On September 21st MSJC celebrated 70 years of the Universal Declaration of Human Rights (UDHR). The theme of the day was “Watu wote wamezaliwa huru, hadhi na haki zao ni sawa”: all human beings are born free and equal in dignity and rights, which is the first article of the UDHR. This event was organised in collaboration with the UN High Commission for Human Rights (OHCHR). Approximately 100 people attended the event. Those who attended the event were representatives from the OHCHR, various social justice centre members (Korogocho, Guthurai, Dandora, Kayole and others), Amnesty International, Kenya National Commission for Human Rights (KNCHR) and Mathare residents.
After a few opening words, Mathare Empire started the celebration in style with their Nairobi song.
A couple of documentaries explaining the importance and relevance of the UDHR were then screened. They covered the rights granted by this declaration, stressed the universality of those rights and highlighted how the UDHR has shaped the international human rights legal framework.
Anthem Republic then took the stage. His powerful spoken word performance dealt with various rampant human rights concerns in the informal settlements, such as ecological injustices and gender-based violence.
The festivities continued with some dancing by the youngest talents of Mathare: the MSJC dancers.
The first speaker was Marcella Favretto, the UN OHCHR coordinator of Kenya. She discussed how the UDHR is a universal tool and how it has shaped the progressive Constitution of Kenya. She then assured the crowd that extrajudicial killings and police violence in informal settlements are issues on the agenda of the UN.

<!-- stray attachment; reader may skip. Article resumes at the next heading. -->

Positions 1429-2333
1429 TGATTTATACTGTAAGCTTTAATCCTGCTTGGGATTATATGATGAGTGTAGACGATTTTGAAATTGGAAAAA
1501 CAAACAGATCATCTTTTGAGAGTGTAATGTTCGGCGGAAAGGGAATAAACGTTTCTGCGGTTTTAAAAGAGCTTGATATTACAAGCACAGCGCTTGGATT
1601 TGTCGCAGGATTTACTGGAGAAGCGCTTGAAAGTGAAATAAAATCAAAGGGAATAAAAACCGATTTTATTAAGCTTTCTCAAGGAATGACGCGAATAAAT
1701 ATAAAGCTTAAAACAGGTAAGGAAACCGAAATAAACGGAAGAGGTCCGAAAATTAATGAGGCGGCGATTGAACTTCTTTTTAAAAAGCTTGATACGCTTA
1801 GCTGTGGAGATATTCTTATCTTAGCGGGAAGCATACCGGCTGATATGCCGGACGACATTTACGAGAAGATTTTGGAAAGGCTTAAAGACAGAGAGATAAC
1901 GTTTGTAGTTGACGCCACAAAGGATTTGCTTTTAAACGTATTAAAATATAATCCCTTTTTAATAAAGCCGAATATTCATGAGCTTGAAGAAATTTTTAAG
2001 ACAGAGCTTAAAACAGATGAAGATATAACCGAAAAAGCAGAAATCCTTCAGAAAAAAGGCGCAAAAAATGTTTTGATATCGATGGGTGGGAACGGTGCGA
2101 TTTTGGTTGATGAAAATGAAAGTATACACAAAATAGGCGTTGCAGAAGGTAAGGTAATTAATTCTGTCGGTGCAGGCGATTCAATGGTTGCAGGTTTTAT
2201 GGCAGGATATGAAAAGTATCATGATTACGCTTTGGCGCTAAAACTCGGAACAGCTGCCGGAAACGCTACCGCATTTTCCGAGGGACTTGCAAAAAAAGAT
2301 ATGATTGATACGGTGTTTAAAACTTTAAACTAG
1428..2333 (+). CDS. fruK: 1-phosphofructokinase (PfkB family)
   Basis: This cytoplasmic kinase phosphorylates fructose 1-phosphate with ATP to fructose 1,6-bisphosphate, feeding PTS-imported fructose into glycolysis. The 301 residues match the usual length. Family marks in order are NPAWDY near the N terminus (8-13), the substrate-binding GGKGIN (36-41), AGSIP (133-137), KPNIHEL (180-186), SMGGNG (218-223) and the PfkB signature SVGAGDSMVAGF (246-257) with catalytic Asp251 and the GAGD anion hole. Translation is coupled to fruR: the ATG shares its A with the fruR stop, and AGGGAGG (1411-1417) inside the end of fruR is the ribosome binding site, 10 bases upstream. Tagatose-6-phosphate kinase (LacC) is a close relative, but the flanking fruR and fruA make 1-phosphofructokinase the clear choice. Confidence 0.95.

Mama Victor, the mother of two victims of police killings, then shared her experience. Speaking on behalf of other families of victims, she described the challenges that they have to go through.
As the coordinator of Mathare Green Movement (MGM), Wyban Mwangi explained the philosophy and actions of the movement: making Mathare cleaner, greener and more beautiful through planting trees and creating public spaces.
Wilfred Olal then spoke up to represent the justice centres working group. He invited the crowd to reflect on what we were celebrating, as residents of the ghetto do not seem to benefit from those human rights if parents are questioning whether their kid will grow up to become an adult. Olal then praised human rights defenders for putting their lives at risk on a daily basis and thanked the UN OHCHR for their support to those grassroots efforts.
After that, Kepta Ombati from the Kenya National Commission on Human Rights, discussed how the UDHR is a powerful tool to fight structural oppression but stressed that revolutionary change must come from the oppressed. Charles Kigotho from the same organisation underlined the necessity for all levels of human rights defenders to work hand in hand.
The last speaker from Amnesty International discussed how there is no equality before the law in Nairobi, as most habitants do not understand nor feel the same pain as informal settlement residents.
After explaining how education on human rights come prior to their implementation and respect, Beverline Ongaro and Marcella Favretto from the OHCHR generously donated books to MSJC. Those books will hopefully promote knowledge and the respect of human rights as the more one knows about them, the more one can speak up about them
Those speeches were followed by musical performances by Micko Migra and Mathare Empire, and an extract from the Heart of Art’s play ‘Necessary Madness’ on political accountability.
The day ended with the inauguration of the new mural in front of MSJC’s office. The artwork is based on the Mathare Futurism philosophy: imagining possible realities then ultimately working to design a new future for Mathare.
On behalf of MSJC we want to thank you all for your solidarity and for making this day special! See pictures from this day below.